The players need to be motivated by the MPE in order to want to proceed with the game, so people need some kind of reason, why they should do this. As an example Zombies Run serves as a motivater for people to run, because they think its more fun.

5. High Engagement
While playing the game it is important that people can engage on different levels. If an MPE is limited in the way that you can engage, the MPE suffers from this. As an example, The Xi MPE by Playstation did not force you to engage socially with other players, which limited the gameplay.

6. Great Use of Tools
In order for an MPE to be successful it is important that you make good use of tools and make appropriate choices of which tools to use. The Art Of The H3ist by Audi really exploited their access to a lot of resources and used a lot of platforms in their MPE. The Mark of Spiderman is another example where Peter Parkers backpack served as physical evidence and an intriguing and important part of the game.

Lasse is a current Masters student at QUT. He is undertaking my class in MPE Design and production.

This is the poster he presented at class yesterday that summarises his case study research. More details can be found on his class tumblr…

designinginteractionslasse:

This is my poster of my case study on Multi Platform Events. 

And more details on Lasse’s ‘6 criteria for successful MPE’ design:

designinginteractionslasse:

These are the 6 criteria for making a great MPE that I have found during my research. Each criteria is based upon specific aspect of current MPEs that I found important, to make a successful MPE.
 

1. Influence

Players of the MPE can actually influence the story, and change the events and storyline during the game. This makes you fell that the choices you make actually matter, and makes the interaction with the MPE much more ‘real’. As an example at the end Dexter Hunter/Prey players could vote on who of the two main characters should get killed.

2. Empathy

In the sense that you can relate to the characters in the MPE and fell a connection to them. This makes you emotionally connected with the MPE and therefore more involved in it. In Dexter Hunter/Prey some players had developed empathy for the killer, and therefore made Facebook pages and videos to express grief of him being killed at the end of the game.

3. Impact

Meaning that playing the game makes an impact on peoples lives fx. a social impact. When a MPE actually makes a impact on people lives, it makes people more involved in the game, and can have both long term and short term impacts on their lives. Dexter Hunter/Prey had a big impact during the game, where communities and relationships was created during the MPE.

4. Motivation

The players need to be motivated by the MPE in order to want to proceed with the game, so people need some kind of reason, why they should do this. As an example Zombies Run serves as a motivater for people to run, because they think its more fun.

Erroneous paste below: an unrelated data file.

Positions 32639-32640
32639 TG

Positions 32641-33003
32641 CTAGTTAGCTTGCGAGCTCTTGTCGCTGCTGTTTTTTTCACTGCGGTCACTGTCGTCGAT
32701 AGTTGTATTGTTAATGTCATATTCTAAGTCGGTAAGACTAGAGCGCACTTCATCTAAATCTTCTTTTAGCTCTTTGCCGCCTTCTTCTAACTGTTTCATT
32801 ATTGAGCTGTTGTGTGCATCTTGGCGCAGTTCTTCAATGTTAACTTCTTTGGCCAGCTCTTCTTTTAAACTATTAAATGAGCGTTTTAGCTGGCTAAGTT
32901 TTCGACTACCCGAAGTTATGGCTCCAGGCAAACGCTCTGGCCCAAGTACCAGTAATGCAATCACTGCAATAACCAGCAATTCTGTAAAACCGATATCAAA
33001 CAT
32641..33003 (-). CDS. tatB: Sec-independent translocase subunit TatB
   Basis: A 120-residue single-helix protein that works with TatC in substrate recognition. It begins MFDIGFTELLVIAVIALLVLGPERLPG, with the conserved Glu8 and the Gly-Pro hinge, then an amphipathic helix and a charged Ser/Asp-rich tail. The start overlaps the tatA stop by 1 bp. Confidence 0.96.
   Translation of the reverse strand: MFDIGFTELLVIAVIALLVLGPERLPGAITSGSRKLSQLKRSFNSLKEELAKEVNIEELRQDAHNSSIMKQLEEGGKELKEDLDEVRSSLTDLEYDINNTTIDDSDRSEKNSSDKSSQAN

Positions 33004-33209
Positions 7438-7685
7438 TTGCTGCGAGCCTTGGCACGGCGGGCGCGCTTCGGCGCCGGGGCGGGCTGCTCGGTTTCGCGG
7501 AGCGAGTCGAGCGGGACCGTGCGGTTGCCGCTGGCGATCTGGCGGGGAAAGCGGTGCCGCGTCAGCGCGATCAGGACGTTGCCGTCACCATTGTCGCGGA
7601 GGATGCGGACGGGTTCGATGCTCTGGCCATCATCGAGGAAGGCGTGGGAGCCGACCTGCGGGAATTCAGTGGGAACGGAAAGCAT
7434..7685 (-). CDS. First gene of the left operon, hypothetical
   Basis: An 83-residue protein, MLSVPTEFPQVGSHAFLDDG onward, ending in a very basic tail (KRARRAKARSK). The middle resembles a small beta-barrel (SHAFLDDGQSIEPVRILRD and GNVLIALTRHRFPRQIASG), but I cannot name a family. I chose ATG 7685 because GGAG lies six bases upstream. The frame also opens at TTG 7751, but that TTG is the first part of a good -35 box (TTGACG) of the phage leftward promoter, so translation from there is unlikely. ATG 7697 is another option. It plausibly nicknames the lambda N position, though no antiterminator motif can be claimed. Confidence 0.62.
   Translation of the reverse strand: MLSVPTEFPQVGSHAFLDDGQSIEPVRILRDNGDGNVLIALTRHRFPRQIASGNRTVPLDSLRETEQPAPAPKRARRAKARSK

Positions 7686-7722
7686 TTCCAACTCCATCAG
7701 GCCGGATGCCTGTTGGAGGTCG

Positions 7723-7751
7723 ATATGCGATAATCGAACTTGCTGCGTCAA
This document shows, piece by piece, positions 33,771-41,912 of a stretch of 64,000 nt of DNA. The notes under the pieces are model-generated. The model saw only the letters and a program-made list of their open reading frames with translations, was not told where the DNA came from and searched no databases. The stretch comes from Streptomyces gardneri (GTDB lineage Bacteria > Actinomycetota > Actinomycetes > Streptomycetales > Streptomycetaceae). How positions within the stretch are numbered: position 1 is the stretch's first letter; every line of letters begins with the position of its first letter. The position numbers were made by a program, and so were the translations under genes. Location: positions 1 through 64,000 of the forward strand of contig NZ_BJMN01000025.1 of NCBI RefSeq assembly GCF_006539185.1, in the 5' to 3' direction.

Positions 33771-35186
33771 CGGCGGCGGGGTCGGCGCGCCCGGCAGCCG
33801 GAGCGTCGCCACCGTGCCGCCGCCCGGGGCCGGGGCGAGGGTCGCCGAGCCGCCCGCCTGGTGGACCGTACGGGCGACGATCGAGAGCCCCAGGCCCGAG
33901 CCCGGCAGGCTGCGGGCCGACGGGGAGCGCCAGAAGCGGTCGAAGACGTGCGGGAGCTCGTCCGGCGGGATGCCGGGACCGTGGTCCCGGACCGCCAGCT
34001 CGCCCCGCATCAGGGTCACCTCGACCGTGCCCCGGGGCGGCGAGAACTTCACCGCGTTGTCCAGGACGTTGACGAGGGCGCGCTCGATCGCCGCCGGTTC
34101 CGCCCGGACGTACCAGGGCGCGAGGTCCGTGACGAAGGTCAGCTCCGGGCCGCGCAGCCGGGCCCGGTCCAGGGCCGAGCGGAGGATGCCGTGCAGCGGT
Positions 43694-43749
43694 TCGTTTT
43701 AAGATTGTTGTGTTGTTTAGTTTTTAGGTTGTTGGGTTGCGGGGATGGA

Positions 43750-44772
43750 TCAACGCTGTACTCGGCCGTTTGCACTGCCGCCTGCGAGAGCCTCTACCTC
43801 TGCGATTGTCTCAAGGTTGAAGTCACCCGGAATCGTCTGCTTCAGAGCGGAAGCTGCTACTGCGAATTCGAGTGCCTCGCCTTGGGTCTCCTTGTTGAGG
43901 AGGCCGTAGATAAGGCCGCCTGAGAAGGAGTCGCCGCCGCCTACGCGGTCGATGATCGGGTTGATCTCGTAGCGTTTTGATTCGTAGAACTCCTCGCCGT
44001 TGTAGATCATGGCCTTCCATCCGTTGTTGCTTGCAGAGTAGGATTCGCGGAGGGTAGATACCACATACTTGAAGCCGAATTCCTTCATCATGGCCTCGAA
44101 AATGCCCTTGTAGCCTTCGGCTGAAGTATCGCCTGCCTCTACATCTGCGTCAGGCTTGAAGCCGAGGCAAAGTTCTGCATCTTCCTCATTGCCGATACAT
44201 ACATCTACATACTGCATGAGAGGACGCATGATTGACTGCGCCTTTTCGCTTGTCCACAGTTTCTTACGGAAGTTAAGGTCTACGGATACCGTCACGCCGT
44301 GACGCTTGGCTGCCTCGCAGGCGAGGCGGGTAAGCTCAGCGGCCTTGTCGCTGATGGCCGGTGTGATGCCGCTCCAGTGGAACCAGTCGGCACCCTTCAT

5. High Engagement

While playing the game it is important that people can engage on different levels. If an MPE is limited in the way that you can engage, the MPE suffers from this. As an example, The Xi MPE by Playstation did not force you to engage socially with other players, which limited the gameplay.

6. Great Use of Tools

In order for an MPE to be successful it is important that you make good use of tools and make appropriate choices of which tools to use. The Art Of The H3ist by Audi really exploited their access to a lot of resources and used a lot of platforms in their MPE. The Mark of Spiderman is another example where Peter Parkers backpack served as physical evidence and an intriguing and important part of the game.

meyoungnana

The Witness - The first movie in the outernet

13th street Universal

The Challenge : Get the audience engage in genre of thriller and crime.

The solution :  The audience is witness.

When you gathering the clue from the web site, you are able to go to a real crime scene and get the other evidence.  Also you can see the story which have next clue…when you have completed mission, you are able to save her from the mafia.

Thanks posting the video Mi Young… but try to write a more detailed account of the work using the terms and techniques discussed in class. We want to know more about this great project you have found! 

'The Witness' feels like a huge step toward the future I have imagined… which is a seamless blending of our real and fictitious lives… reminiscent of the film we discussed in week 1: The Game with Michael Douglas.

Here is an earlier post I did on Fincher’s film, ‘The Game’… it provides an interesting comparison for ARG’s that have strong ties to cinematic experiences… we’ve been refering to them as 'Broadcast-based' MPEs… or ‘transmedia' projects.

The Xi ARG

It told the story of a woman named Jess and her struggle to protect her mysterious secret project, Xi. Jess would go missing in the game and players were tasked to piece together clues and information from a variety of puzzles and mini-games to progress in the story and find her… In an interview for Edge magazine, creator Patrick O’Luanaigh said that nDreams “ended up doing 12 spaces, 24 mini-games, 108 videos, and four huge websites” in creating Xi. (http://www.edge-online.com/features/home-games/) Posted by RJMISO

Sample interfaces from the Dexter- Hunter Prey ARG

These web interfaces demonstrate some of the design/narrative concepts we discussed in class this week… especially regarding the creation of fake websites for characters and organisations… blending the fictitious with the very real world… and connecting NPCs with PCs across game world dimensions!

Art and Direction by Matt St. Gelais:

The two characters engaged players across two main sites (sleepsuperbly.com and serialhuntress.com), as well as countless microsites, social media profiles, mobile components, and real-world locations. The outcome of the game was actually determined by player participation, and elements from the ARG appeared in the new season of DEXTER. http://work.mattsaintg.com/

Images above:

Thanks to Lasse Iverson for introducing this project to the class. 

The game world moves between the fictional world of Dexter and the real world, and therefore blurs the line between whats reality and fiction, which is one of the main characteristics in a ARG…

After the killing of the murderer, some people found themselves grieving this decision, and in-memoriam Facebook groups and videos where created. This is a great tribute to the ARG as really having a impact on peoples lives.